Welcome to Scribd, the world's digital library. Read, publish, and share books and documents. See more
Standard view
Full view
of .
Look up keyword
Like this
0 of .
Results for:
No results containing your search query
P. 1
Letter 35

Letter 35

Ratings: (0)|Views: 88|Likes:
Published by akimel
St Gregory of Nyssa
St Gregory of Nyssa

More info:

Published by: akimel on Mar 16, 2014
Copyright:Attribution Non-commercial


Read on Scribd mobile: iPhone, iPad and Android.
download as PDF, TXT or read online from Scribd
See more
See less





,of which only that which does not exist was deprived.
For that which shares in any substance will also share naturallyand completely in the power that manifests it. For the true Wordpresides over the natural limits of substances…L
This letter is found in some 36 mss. of St Basil’s works, where it bears thetitle:
(Basil) To his brother Gregory on the di 
erence between ousia and hypostasis.
Itis letter 38 in the Benedictine numeration of Basil’s letters. It is also foundin some 10 mss of St Gregory of Nyssa’s works, divided into two text fam-ilies: Group A, comprising the mss: Vat. 446, Old Royal XVI, D I, Par.503; and Group B, comprising the mss: Mon. 370, Mon 107, Par. 585,586, Matr. 4864, Urb. 9. The title in the group A mss. is:
(Gregory) To his own brother Peter, on the divine ousia and hypostasis 
,and in Group B:
(Gregory)To his own brother Peter, on the di 
erence between ousia and hypostasis.
Anders Cavallin demonstrated in his 1944 thesis
that Gregory was notthe recipient of this letter but its author. S. Rudberg, H. Dörries, and  J. Quasten all accepted Cavallin’s arguments, which were based on a studynot of the theological contents of the letter, in which Basil and Gregoryare in complete accord, but of particular ways of wording and expressionwhich indicate Gregory’s authorship. Paul J. Fedwick reviewed, corrobo-rated and extended Cavallin’s
ndings; these notes are mostly taken fromhis article.
Although no critical edition of this letter has appeared in GNO to date,Fedwick, in the above article, 41–46, collated Courtonne’s edition of theBasilian text with Vat. 446 (= ‘E’ in the introduction to
letter 33
 ) proto-type of Group A, and Mon. 370 (= ‘O’, idem) as the archetype of GroupB. Group A was shown to have more a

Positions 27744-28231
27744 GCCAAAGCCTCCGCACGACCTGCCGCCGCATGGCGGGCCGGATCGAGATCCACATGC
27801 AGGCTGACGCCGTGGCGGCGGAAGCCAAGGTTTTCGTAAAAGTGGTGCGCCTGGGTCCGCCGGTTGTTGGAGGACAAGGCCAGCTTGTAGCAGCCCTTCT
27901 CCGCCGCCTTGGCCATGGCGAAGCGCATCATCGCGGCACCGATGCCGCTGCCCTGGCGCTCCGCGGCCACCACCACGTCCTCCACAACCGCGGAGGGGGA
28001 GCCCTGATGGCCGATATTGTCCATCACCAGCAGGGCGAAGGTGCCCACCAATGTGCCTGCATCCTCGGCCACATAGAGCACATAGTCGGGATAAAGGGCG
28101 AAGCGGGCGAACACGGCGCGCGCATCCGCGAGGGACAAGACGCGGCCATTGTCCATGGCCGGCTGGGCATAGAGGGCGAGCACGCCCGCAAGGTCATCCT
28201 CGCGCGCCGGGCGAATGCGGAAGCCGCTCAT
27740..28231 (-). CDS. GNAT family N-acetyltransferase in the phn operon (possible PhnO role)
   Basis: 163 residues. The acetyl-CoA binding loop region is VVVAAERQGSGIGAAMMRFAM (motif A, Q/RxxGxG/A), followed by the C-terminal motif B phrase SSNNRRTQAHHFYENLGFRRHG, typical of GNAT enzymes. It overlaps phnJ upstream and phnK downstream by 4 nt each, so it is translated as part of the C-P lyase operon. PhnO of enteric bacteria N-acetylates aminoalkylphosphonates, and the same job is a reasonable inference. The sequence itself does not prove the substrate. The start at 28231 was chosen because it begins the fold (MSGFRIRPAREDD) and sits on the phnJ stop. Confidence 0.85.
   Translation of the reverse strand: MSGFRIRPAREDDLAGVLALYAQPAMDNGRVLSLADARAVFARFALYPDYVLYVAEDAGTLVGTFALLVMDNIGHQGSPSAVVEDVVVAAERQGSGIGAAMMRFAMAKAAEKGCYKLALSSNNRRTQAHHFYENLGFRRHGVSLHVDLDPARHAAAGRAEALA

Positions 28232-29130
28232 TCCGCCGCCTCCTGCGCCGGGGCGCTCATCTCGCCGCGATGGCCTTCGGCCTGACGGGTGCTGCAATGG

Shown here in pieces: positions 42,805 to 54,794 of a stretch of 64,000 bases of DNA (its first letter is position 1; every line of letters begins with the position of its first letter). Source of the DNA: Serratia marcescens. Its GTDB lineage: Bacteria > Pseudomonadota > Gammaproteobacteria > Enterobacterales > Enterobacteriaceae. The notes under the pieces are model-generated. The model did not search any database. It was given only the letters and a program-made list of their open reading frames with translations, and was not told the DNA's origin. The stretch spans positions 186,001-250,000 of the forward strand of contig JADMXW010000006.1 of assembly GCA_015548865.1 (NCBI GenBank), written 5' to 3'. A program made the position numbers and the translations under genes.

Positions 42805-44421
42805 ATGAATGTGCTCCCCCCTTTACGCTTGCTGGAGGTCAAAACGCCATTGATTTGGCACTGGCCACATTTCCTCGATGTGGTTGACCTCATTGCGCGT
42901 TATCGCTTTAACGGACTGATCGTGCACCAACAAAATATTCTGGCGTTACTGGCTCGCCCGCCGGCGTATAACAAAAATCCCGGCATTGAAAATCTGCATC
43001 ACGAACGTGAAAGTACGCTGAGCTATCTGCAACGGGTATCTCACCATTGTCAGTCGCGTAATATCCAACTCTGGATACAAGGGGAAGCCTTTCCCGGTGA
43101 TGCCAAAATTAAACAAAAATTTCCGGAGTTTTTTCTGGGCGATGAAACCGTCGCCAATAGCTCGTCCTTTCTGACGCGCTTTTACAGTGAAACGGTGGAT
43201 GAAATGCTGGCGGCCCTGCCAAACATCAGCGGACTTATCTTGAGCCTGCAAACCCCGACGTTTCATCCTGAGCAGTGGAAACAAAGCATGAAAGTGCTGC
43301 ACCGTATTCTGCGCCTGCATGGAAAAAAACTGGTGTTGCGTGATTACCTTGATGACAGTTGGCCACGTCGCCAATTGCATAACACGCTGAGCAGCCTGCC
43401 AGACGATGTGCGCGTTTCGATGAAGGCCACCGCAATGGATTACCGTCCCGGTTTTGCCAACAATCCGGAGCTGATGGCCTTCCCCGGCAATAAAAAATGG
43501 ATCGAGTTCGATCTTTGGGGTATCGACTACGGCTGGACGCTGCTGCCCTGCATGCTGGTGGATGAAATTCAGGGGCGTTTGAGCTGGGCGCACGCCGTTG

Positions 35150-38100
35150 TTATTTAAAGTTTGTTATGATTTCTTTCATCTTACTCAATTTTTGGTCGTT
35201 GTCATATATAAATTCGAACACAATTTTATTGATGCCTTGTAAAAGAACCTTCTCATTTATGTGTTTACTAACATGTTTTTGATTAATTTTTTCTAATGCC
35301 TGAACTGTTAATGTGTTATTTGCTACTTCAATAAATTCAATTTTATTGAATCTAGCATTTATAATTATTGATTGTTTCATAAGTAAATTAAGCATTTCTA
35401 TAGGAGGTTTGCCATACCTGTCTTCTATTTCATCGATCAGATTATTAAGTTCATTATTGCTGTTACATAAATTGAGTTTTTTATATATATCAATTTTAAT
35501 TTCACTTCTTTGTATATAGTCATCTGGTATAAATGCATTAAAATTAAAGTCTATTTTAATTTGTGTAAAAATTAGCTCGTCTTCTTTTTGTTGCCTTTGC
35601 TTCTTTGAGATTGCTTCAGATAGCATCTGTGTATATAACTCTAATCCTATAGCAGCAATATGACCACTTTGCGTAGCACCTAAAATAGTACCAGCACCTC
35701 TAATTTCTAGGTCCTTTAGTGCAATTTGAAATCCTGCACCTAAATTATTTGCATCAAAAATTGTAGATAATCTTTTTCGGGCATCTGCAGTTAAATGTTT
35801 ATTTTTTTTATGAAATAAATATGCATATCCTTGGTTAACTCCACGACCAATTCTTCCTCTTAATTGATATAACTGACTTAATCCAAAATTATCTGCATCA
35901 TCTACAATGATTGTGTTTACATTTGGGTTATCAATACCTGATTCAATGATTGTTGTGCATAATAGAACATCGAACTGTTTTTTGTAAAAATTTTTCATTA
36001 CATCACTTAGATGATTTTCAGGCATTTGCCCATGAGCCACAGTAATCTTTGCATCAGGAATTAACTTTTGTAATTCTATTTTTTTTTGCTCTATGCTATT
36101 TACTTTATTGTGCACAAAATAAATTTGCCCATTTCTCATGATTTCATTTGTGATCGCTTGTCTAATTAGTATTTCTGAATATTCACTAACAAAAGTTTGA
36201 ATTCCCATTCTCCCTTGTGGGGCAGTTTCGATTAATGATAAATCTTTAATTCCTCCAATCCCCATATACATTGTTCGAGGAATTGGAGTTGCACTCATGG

nity with the Basilian transmis-sion. The readings of these two groups are shorter and more di
cult, andso carry a greater warrant of authenticity. In particular Fedwick found thatthe omissions in E coincide with one Basilian ms.: Laur. Med. IV, 16(10th/11thcent). He also noted examples in Group B of liberal editorial-izing on the part of the scribe, especially in the form of the drasticallyrecast introduction. He concludes that ‘the text of Mon. 370 should be
Mss.: VPBM, LC, ed.: Courtonne II, 29–30, Def. 2.256–259, cf. Fedwick in
article shortly cited, 41–46; tr.: NPNF 2ndser. 8.137–141.
Studien zu den Briefen des Hl. Basilius 
(Lund: Gleerupska universitetsbokhandeln,1944), pp. 71
‘A commentary of Gregory of Nyssa or the 38thLetter of Basil of Caesarea’,
Orientalia Christiana Periodica
44 (1978), 31–51. For Fedwick’s de
nitive summary of the textual transmission see ‘**GrNys 2/38’, BBV 1.620–623.
considered a gloss from the use of which...one should prescind in the lit-erary and doctrinal study’ of this letter. In working on this translation, Ifound that almost none of the omissions in E were corroborated in O.Other variants in E proved too insigni
cant to a
ect the translation.Consequently Courtonne’s edition, with the exception of the title, is fol-lowed here.As with
letter 33
, the present letter may be readily classed as a smalldogmatic treatise. But also like that letter it is not unreasonable that hav-ing been so long published among Basil’s letters, it should now be given aplace here among Gregory’s letters. Of special interest is the fact that,according to the inscription, Gregory sent this letter to his brother, Peter.But what are we to make of: ‘For this reason, that even you may not suc-cumb to similar notions’ (
Can such a caution apply to Peter?
Letters 5
furnish some background. Eustathius of Sebasteia hadfor many years been a friend of Emmelia’s family, and a great spiritualin
uence on her children and on monastic communities throughout Pontus,being as frequent a visitor to Annisa as his travels along the
Via Pontica 
allowed. The drawn-out rupture with Eustathius over his doctrinal dissem-bling was possibly the most painful event of Basil’s troubled episcopate.Basil himself visited Annisa for the last time in 375/376, and it is notdi